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What Is Community Property in Texas?

 Posted on March 23, 2024 in Property Division

TX divorce lawyerDifferent states follow different models that guide them on how assets and property are divided in a divorce. Texas follows the community property model. When referring to divorce, community property means all assets and property that a married couple acquired during their marriage, with some exceptions. This includes investments, real estate, income, and more. This article will explain community property in detail. If you are considering divorce and wondering what sort of property division arrangement you can expect, speak with a knowledgeable Palo Pinto, TX divorce lawyer to find out more.

What Are the Implications of Community Property?

In the state of Texas, no matter who earned what or whose name is registered on any title, both spouses equally own community property. The marriage is considered an equal partnership and if one spouse worked for pay throughout their marriage and the other contributed more to their household and the upbringing of their children, they are both recognized as equals by the law. Therefore, when a couple in Texas gets a divorce, their property is generally divided equally between the two. An exception would be if the couple had signed a prenuptial or postnuptial agreement that stipulated otherwise.

In Texas, things that are considered community property include:

  • Any real estate or other property that was bought by either spouse while they were married
  • Any cars, boats, or other vehicles bought by either spouse while they were married
  • Retirement funds and benefits acquired while the couple was married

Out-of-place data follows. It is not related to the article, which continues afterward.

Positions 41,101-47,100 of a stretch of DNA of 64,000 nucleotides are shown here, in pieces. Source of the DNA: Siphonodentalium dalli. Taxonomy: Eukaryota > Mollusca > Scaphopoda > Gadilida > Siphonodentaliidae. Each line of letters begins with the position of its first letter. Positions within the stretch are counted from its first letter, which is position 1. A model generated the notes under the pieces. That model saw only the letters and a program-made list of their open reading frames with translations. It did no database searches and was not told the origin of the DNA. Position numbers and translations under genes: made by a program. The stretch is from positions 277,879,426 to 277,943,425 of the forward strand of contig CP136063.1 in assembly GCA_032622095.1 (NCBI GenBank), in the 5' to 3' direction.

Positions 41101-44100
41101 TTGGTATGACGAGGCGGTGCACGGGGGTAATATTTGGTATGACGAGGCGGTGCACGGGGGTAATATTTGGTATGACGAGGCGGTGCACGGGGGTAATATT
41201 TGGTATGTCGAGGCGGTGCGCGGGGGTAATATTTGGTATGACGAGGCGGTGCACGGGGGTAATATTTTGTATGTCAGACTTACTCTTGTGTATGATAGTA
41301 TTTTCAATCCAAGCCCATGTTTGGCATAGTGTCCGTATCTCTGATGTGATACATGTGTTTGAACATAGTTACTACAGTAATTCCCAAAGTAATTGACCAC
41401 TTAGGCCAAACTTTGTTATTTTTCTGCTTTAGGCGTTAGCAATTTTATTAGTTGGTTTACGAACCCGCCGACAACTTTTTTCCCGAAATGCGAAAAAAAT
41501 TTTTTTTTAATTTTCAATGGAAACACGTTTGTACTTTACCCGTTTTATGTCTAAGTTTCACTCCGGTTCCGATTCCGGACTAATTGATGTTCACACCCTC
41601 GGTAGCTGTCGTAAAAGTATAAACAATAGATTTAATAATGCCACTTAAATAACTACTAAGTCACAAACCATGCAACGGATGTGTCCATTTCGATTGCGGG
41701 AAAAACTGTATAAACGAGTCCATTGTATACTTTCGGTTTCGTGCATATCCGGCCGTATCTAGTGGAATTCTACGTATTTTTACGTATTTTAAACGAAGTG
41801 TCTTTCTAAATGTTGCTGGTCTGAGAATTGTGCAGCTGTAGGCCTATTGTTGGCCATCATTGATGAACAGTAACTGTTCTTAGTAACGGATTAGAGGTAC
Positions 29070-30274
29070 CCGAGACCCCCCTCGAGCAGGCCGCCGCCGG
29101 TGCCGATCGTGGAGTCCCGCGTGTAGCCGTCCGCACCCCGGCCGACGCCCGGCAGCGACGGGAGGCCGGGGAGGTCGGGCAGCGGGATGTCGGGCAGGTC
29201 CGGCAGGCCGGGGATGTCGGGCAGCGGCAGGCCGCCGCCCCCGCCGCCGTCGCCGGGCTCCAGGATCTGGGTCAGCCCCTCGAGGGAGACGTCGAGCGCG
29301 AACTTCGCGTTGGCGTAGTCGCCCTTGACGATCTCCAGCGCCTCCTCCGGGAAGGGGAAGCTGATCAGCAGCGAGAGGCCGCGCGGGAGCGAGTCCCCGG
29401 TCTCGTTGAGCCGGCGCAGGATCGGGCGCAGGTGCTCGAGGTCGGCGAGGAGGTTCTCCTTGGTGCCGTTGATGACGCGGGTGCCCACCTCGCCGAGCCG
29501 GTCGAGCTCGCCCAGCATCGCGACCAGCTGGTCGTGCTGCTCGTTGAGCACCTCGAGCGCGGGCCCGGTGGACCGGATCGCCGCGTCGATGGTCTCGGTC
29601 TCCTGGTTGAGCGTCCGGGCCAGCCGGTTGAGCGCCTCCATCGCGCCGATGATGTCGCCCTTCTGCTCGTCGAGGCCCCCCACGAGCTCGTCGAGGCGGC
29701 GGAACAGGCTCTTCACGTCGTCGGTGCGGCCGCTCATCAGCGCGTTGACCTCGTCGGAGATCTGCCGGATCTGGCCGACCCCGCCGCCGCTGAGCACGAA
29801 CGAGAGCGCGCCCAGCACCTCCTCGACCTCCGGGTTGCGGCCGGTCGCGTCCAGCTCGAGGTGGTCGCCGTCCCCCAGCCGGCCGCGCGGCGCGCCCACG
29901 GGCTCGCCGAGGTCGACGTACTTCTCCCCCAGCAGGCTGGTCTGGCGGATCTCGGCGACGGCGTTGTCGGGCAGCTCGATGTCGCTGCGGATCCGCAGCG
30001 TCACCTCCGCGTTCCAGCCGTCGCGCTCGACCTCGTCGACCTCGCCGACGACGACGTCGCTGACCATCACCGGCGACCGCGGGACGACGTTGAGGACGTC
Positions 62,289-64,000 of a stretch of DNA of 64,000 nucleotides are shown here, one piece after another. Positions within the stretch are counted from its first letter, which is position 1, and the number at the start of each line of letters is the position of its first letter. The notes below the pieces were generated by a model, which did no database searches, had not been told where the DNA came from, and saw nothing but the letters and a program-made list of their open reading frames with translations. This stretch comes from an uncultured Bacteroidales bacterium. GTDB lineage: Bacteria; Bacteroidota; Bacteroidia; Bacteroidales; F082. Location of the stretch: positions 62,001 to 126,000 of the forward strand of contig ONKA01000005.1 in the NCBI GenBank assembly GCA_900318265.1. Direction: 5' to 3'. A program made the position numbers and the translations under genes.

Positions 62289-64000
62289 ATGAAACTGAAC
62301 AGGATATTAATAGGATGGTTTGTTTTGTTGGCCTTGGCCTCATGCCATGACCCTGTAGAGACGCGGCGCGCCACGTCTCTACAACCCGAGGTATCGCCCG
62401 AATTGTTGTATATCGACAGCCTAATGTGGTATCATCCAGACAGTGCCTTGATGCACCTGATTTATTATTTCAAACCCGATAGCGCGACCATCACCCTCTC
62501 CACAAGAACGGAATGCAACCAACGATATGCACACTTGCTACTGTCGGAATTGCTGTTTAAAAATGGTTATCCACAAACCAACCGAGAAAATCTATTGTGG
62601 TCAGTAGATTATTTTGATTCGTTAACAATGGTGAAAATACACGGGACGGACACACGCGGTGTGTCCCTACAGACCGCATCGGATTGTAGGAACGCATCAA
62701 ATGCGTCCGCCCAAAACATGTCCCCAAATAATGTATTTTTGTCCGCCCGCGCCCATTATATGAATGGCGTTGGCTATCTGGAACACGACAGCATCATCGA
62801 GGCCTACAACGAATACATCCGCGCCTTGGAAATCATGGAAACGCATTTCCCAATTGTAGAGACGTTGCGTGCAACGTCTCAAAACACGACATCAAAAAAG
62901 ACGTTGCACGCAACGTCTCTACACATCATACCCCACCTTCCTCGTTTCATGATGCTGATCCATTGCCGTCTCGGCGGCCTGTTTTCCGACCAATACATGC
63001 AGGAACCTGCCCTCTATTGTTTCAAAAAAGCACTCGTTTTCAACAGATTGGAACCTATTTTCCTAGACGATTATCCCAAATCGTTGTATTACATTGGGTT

• Income earned by either spouse while they were married

What Are the Exceptions to Community Property?

In general, any property owned by either spouse before they got married does not need to be included in the marital estate because it is considered separate property. However, there are some exceptions, and your attorney will be able to make that determination. In most cases, if either spouse received any inheritances or gifts during the marriage, those are considered their sole property as well and will not need to be divided equally in the event of a divorce.

Another point to keep in mind is that Texas law aims to divide property in a “just and right” manner, and therefore, the spouses’ age and health, their respective earning capacity and needs, the duration of the marriage, child custody arrangements, and if someone was at fault for ending the marriage are all factors that the courts will take into account in deciding how property will be divided.

Contact a Texas Divorce Attorney

If you are considering divorce and questioning how your assets will be divided, speak with a dedicated Parker County, TX divorce lawyer. At The Law Offices of Kary L. Key, we understand how stressful and confusing a time this might be for you. Call 817-599-6969 to speak with our experienced attorney and begin working on a plan to protect your interests and your financial future.

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